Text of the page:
By Ben Glickman

 

The U.S. Food and Drug Administration warned of an emerging safety issue involving a continuous positive airway pressure, or CPAP, machine made by Philips.

The FDA issued a safety communication about thermal issues with the Philips Respironics' DreamStation 2 CPAP machines, which are used to treat forms of sleep apnea, and recommended patients monitor machines.

The agency said it had received reports of issues such as fire, smoke, burns and other signs of overheating. The FDA said it is in discussions with the company about strategies to address the safety issue.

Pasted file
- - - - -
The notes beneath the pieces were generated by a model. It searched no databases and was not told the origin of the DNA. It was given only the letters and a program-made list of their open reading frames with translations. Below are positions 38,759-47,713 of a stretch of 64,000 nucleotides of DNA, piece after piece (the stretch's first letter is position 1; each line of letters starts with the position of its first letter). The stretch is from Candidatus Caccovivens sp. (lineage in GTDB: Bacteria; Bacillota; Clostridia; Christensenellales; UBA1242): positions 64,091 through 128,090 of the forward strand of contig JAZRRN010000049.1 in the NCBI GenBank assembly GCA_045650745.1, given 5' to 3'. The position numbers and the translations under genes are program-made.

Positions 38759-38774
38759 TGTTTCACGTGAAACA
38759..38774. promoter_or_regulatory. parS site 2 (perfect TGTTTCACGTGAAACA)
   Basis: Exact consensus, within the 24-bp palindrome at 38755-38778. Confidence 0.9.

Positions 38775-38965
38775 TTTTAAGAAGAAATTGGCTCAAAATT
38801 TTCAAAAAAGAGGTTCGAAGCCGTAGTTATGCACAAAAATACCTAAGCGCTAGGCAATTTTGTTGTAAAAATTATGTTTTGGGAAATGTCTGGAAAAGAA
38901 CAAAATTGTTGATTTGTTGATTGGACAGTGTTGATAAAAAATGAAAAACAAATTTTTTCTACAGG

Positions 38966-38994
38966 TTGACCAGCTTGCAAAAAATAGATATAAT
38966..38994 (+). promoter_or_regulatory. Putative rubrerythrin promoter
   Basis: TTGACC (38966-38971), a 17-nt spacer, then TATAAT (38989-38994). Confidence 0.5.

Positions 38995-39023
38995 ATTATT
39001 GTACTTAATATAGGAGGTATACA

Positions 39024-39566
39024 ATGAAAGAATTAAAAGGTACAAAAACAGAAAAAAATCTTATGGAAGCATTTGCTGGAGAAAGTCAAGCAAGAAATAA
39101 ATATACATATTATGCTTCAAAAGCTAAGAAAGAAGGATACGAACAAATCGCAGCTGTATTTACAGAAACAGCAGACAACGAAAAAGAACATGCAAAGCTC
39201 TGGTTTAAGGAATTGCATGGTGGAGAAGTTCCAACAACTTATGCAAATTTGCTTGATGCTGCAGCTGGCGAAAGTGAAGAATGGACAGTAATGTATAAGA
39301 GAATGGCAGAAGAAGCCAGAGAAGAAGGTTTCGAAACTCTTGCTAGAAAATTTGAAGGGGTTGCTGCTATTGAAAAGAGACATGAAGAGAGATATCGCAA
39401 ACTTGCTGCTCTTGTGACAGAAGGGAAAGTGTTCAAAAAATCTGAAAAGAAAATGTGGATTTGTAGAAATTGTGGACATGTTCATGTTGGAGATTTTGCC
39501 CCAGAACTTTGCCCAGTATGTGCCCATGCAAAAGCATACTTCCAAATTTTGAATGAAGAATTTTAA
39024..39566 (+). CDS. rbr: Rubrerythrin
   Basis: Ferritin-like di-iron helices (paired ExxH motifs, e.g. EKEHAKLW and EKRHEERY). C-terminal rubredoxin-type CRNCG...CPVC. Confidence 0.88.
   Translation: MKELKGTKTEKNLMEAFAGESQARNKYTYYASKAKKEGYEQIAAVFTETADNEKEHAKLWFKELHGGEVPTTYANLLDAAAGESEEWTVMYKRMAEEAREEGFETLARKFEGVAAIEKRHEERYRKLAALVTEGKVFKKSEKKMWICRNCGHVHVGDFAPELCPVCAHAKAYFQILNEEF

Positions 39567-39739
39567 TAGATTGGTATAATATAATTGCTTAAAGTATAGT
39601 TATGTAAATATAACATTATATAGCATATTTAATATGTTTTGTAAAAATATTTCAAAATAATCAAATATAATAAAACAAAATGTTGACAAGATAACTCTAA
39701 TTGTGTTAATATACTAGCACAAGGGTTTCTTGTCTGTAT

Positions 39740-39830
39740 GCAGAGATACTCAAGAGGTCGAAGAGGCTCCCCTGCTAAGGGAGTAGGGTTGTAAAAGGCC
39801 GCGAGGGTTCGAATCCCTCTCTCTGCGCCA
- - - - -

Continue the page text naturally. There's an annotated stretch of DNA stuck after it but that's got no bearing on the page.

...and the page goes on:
The FDA said that it noted a "sharp increase" in the number of medical device reports related to the machines between Aug. 1 and Nov. 15.

Philips said in a statement that its priority is patient safety and quality, and that it filed reports with the FDA following a three-year retrospective review of complaints linked to the product.

The company said the devices can still be used if the safety instructions for the product are followed.

The FDA said that it continues to monitor the Philips' handling of a June 2021 recall involving sleep therapy and respirator machines, which was related to a foam used in certain products.

The FDA said it does not believe the safety issue is related to the foam used in the DreamStation 2.

 

Write to Ben Glickman at ben.glickman@wsj.com

 

(END) Dow Jones Newswires

November 28, 2023 18:24 ET (23:24 GMT)

Copyright (c) 2023 Dow Jones & Company, Inc.
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